The clinical efficacy of Oxaliplatin (L-OHP) is potentially limited by dose-dependent neurotoxicity and high partitioning to erythrocytes in vivo. Long-circulating liposomes could improve the pharmacokinetic profile of L-OHP and thus enhance its therapeutic efficacy and reduce its toxicity. The purpose of this study was to prepare L-OHP long-circulating liposomes (L-OHP PEG lip) by reverse-phase evaporation method (REV) and investigate their pharmacokinetic behavior based on total platinum in rat plasma using atomic absorption spectrometry (AAS). A simple and a sensitive AAS method was developed and validated to determine the total platinum originated from L-OHP liposomes in plasma. Furthermore, long-circulating liposomes were fully characterized in vitro and showed great stability when stored at 4°C for one month. The results showed that the total platinum in plasma of L-OHP long-circulating liposomes displayed a biexponential pharmacokinetic profile with five folds higher bioavailability and longer distribution half-life compared to L-OHP solution. Thus, long-circulating liposomes prolonged L-OHP circulation time and may present a potential candidate for its tumor delivery. Conclusively, the developed AAS method could serve as a reference to investigate the pharmacokinetic behavior of total platinum in biological matrices for other L-OHP delivery systems.

1. Introduction

Oxaliplatin (L-OHP) is a third generation of platinum-based anticancer agents with a wide spectrum of antitumor activity and lower toxicity compared to previous generations, cisplatin, and carboplatin [1]. Nevertheless, its clinical efficacy is potentially limited due to its high and irreversible binding to plasma proteins and erythrocytes leading to low plasma concentrations [2]. In addition, as references reported, L-OHP showed dose-limiting side effects such as peripheral sensory neuropathy, thrombocytopenia, and gastrointestinal toxicity [3, 4]. Therefore, a drug delivery system that could improve its therapeutic index and decrease its toxicity is highly desirable.

Liposomes are one of the first drug delivery systems to show increased delivery of platinum-based anticancer drugs to solid tumors by altering their biodistribution [5, 6]. Liposomes have repeatedly shown their ability not only to improve the therapeutic index of anticancer drugs, but also to reduce toxicity by minimizing drug uptake by healthy tissues. During the past decades, several liposomal formulations have been clinically approved [7]. Recently, Lipoplatin, a cisplatin liposomal formulation, has reached phase III clinical trial [8, 9]. Moreover, L-OHP undergoes a rapid biotransformation in vivo due to its strong electrophilicity, yielding reactive platinum metabolites that can irreversibly bind to plasma proteins, erythrocytes, or other low molecular weight compounds [10, 11]. Therefore, the encapsulation of L-OHP into liposomes could improve its pharmacokinetic profile and thus enhance its therapeutic efficacy [12]. Besides, the lipid bilayer would serve as a barrier preventing drug leakage in blood stream. Long-circulating liposomes or PEGylated liposomes can prolong the circulation time of drug in blood by preventing the rapid clearance of liposomes by the reticuloendothelial system (RES), leading to improved drug accumulation in the tumor interstitium by the enhanced permeability and retention (EPR) effect [13]. This phenomenon is mainly due to dysregulation of the vasculature in tumor tissues coupled with poor lymphatic drainage [14]. Recently, couple studies have reported the encapsulation of L-OHP into PEGylated liposomes, which showed significant tumor growth suppression in vivo when used in mono- or combination therapies [2, 1517]. However, the pharmacokinetic profiles of these liposomes were not investigated [18]. In fact, understanding the pharmacokinetics of L-OHP long-circulating liposomes is necessary to provide scientific basis for future clinical applications [9].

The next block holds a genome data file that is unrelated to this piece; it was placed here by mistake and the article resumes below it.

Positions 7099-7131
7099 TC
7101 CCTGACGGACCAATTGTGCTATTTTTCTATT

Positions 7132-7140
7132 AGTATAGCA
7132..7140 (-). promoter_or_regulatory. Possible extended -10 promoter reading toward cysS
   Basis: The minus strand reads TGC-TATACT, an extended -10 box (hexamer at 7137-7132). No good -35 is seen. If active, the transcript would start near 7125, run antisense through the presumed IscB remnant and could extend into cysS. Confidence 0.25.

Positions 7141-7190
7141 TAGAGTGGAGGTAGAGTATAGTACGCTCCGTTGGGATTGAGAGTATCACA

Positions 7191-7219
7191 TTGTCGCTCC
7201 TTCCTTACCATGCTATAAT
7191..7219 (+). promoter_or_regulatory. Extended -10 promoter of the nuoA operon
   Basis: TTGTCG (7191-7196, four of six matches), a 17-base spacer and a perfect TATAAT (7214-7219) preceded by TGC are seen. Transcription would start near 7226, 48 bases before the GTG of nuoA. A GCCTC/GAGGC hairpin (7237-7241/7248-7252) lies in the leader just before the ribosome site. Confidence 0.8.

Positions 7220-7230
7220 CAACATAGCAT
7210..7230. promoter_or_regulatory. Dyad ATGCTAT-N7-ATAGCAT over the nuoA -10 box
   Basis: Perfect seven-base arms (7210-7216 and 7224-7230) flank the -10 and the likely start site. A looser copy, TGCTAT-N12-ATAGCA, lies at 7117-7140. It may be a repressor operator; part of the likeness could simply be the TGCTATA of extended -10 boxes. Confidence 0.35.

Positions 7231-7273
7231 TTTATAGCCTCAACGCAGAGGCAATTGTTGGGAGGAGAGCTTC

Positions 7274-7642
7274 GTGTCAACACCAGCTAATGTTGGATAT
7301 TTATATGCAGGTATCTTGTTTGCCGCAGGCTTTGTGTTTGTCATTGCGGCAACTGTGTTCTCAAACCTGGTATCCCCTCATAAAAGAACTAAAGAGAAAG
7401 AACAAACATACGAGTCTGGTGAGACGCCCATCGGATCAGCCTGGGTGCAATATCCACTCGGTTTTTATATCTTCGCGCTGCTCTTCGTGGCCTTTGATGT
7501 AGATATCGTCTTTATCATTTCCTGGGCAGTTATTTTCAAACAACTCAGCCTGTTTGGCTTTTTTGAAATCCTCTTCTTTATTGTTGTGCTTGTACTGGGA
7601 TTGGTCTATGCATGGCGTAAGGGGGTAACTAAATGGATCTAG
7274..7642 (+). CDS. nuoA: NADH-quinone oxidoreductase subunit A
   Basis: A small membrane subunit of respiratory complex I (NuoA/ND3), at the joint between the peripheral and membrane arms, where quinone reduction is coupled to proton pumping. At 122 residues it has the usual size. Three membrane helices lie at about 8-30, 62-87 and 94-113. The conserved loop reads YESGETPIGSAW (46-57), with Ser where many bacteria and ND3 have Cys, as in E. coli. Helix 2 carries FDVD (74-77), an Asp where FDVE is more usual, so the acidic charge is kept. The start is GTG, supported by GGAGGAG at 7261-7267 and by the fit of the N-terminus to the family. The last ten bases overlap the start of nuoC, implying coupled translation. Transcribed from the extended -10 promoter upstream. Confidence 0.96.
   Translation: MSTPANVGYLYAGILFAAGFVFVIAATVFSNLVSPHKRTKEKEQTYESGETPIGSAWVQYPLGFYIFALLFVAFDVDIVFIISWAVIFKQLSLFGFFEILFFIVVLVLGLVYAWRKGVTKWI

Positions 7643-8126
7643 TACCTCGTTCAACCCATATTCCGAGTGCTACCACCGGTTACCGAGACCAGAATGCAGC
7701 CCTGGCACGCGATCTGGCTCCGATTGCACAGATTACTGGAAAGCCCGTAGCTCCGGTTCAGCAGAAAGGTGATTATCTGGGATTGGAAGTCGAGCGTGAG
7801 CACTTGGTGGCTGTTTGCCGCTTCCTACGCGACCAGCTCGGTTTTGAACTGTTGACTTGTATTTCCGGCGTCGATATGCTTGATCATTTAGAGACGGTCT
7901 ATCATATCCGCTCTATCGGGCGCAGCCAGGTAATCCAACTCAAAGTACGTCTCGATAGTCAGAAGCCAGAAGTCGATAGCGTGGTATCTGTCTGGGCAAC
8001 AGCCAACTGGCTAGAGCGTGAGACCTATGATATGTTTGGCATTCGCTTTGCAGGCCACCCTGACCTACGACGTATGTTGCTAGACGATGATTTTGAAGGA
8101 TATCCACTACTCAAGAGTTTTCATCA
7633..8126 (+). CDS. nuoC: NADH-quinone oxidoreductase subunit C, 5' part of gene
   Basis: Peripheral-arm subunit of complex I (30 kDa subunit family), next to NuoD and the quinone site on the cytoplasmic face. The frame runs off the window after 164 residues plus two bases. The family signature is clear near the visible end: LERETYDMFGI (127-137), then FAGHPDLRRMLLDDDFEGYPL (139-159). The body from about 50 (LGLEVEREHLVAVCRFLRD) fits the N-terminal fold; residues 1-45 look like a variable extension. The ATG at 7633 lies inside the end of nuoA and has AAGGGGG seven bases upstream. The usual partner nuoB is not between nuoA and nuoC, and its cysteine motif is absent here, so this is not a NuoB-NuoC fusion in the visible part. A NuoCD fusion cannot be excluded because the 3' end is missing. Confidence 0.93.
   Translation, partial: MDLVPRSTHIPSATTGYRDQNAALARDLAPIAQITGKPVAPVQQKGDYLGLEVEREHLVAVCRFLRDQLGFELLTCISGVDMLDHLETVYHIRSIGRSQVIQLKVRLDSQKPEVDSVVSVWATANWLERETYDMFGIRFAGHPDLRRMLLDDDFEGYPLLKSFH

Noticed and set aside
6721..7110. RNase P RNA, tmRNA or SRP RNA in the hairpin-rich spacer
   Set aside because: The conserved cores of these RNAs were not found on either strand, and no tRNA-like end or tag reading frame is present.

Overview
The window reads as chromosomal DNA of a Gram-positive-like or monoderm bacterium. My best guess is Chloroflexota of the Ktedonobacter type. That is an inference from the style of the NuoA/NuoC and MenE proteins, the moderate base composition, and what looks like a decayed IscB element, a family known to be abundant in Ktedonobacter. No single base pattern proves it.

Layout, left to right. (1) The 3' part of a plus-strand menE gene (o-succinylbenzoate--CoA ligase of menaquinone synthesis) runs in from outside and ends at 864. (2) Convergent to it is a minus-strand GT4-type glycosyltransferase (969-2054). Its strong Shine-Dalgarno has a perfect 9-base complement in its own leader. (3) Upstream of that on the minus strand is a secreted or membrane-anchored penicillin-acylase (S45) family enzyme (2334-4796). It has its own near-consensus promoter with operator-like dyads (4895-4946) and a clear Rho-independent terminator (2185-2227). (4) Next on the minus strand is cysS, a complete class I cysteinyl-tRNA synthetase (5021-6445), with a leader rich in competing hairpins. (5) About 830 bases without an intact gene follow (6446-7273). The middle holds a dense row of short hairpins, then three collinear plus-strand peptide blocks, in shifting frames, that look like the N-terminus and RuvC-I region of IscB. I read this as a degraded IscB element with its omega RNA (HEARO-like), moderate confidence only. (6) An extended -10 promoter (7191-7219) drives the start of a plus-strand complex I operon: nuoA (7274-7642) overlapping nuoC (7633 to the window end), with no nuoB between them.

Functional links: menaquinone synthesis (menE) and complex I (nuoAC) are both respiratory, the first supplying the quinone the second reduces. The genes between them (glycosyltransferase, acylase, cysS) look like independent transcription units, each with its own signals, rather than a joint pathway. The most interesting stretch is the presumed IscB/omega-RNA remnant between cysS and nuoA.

It was reported that after intravenous infusion, L-OHP is mainly identifiable in three compartments, plasma-bound platinum, ultrafiltrate plasma platinum, and erythrocyte-bound platinum [19]. The ultrafiltrate platinum contains the intact drug and the low molecular weight platinum metabolites, which are generally known to be the main active ingredients, whereas platinum bound to plasma proteins or erythrocytes is considered to be pharmacologically inactive [10, 20]. Intact L-OHP was completely eliminated from blood circulation after 2 h of its intraperitoneal injection to rats [20]. Therefore, the quantification of only intact drug or only platinum metabolites projects a certain limitation on the real pharmacokinetic behavior of L-OHP in vivo. Hence, monitoring total platinum concentrations rather than intact parent drug (or a metabolite) is a generally accepted approach that has been adopted by several studies on the pharmacokinetics of platinum analogues [19, 21, 22]. Atomic absorption spectrometry (AAS) is the common used technique for specific determination of elemental platinum in biological matrices [2325]. This technique is based on the light absorption of free platinum at a characteristic wavelength after atomization of biological samples [23]. To the best of our knowledge, there has been no attempt to investigate the pharmacokinetics of L-OHP long-circulating liposomes following intravenous bolus injection in rats using AAS method.